Broken Clouds 24° Good Morning
Broken Clouds 24° Good Morning
SportsColumnistsNeil Best

Costas recalls Game 7 of 1960 World Series

Sportscaster Bob Costas grew up in Commack.

Sportscaster Bob Costas grew up in Commack. Photo Credit: BLM

Bob Costas refused to go to school on Oct. 13, 1960, a bold decision for an 8-year-old. But his father, John, backed him up.

"My father told my mother, 'He'll remember this game much more than whatever is going on at school today,' '' Costas said last week. "And he was 100 percent right."

And how. Costas, who grew up in Commack, still recalls watching as a heartbroken Yankees fan when Bill Mazeroski's ninth-inning home run won Game 7 of the World Series for the Pirates, 10-9.

Fifty years later, he watched it again, this time as a host in a theater in Pittsburgh last month, with eight members of that beloved Pirates team.

"It was one of the most heartwarming experiences I've ever had as a broadcaster,'' he said, reveling in the joy of the old men and their fans, even though his team lost again.

What made it unique wasn't just the memorable outcome or the reunion of old Pirates, though. It was the fact that even those in the audience old enough to have watched the live telecast had not seen it since - and it was the strange story of how they came to have the opportunity.

Tomorrow night, those who receive the MLB Network will get the opportunity, too, when the game itself and highlights of the event in Pittsburgh will be shown in a three-hour special from 8-11 p.m. It's a must-watch for anyone with an interest in baseball and/or sports television history.

"I don't like to use the word a lot, but 'fascinating' sounds about right to me," said Bruce Cornblatt, who produced the show.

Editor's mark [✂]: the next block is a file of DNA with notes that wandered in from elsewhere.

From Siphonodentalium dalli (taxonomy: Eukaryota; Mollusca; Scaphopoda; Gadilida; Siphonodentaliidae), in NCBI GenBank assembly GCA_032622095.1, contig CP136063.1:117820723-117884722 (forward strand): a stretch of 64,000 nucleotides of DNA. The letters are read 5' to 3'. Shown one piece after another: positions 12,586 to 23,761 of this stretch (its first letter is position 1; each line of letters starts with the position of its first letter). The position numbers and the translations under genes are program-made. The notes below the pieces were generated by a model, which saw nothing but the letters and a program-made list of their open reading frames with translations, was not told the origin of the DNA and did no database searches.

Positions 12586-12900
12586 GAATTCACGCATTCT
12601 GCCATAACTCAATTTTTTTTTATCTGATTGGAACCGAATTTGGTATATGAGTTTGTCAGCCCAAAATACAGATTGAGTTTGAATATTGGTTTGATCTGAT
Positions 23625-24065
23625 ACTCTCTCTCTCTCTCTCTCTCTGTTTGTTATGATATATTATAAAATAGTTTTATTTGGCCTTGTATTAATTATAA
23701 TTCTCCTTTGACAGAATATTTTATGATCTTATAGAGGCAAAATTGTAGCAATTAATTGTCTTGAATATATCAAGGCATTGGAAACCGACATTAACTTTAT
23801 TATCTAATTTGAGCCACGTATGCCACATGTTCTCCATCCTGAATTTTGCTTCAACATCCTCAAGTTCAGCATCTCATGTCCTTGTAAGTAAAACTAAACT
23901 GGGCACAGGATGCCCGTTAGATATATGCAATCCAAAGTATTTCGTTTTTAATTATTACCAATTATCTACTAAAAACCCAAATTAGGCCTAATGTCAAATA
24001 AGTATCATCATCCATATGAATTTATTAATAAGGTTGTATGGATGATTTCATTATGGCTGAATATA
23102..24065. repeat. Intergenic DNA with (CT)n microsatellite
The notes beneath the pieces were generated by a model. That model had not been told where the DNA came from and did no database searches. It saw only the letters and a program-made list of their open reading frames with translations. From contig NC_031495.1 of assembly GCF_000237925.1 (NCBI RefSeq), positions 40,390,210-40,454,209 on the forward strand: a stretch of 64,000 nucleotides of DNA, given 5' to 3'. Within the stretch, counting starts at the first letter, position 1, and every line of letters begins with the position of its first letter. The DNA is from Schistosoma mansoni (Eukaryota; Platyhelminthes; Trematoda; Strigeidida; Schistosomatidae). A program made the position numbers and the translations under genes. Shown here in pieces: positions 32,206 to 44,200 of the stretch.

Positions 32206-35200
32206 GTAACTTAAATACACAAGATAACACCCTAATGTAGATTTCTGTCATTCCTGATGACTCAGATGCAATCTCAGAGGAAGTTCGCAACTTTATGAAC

About a year ago, a man working on a DVD compilation of Bing Crosby material came across old film canisters marked "1960 World Series" in the wine cellar of the late singer's California home.

He had discovered a gem thought to have been lost forever: the entire NBC telecast of Game 7, preserved in the cool, dry climate.

It turned out that Crosby, a part-owner of the Pirates, was too nervous to attend the game, so he listened on the radio in Paris and had the telecast filmed for later viewing.

"My first reaction was, 'Yeah, right,' " said Nick Trotta, licensing manager for MLB Productions. "We get a lot of false leads.

"Then we got to take a look at it and it was just surprise, happiness . . . My first internal thoughts were, how is this preserved, and how is this possible?"

Like the similarly rare kinescope of Don Larsen's perfect World Series game in 1956, the telecast is a reminder of how far sports television has come.

There are no analysts, just play-by-play from the Pirates' Bob Prince and the Yankees' Mel Allen. There are no replays and few graphics.

But there are shots from a centerfield camera that provide a new angle on Maz's historic shot after decades of being seen only in footage from newsreel cameras behind home plate.

(Moments before the home run, someone can be heard urging Mazeroski just to get on base, and that another Pirate would bring him around.)

The best part is the postgame, in which an excited Prince (wearing a dizziness-inducing sports jacket) conducts interviews with seemingly the entire Pirates roster at a comically frantic pace. TV gold.

"Had the Yankees won, it would have been another Yankees World Series victory," Costas said. "Not just in Pittsburgh sports history but in the whole history of the city, it is so iconic and so meaningful.

"You could tell by the applause in the theater that night there was such warmth, such shared memory and appreciation among the people in attendance.''

Did they mind that he was a Yankees fan?

"I 'fessed up up front," he said, "and they forgave me."

New York Sports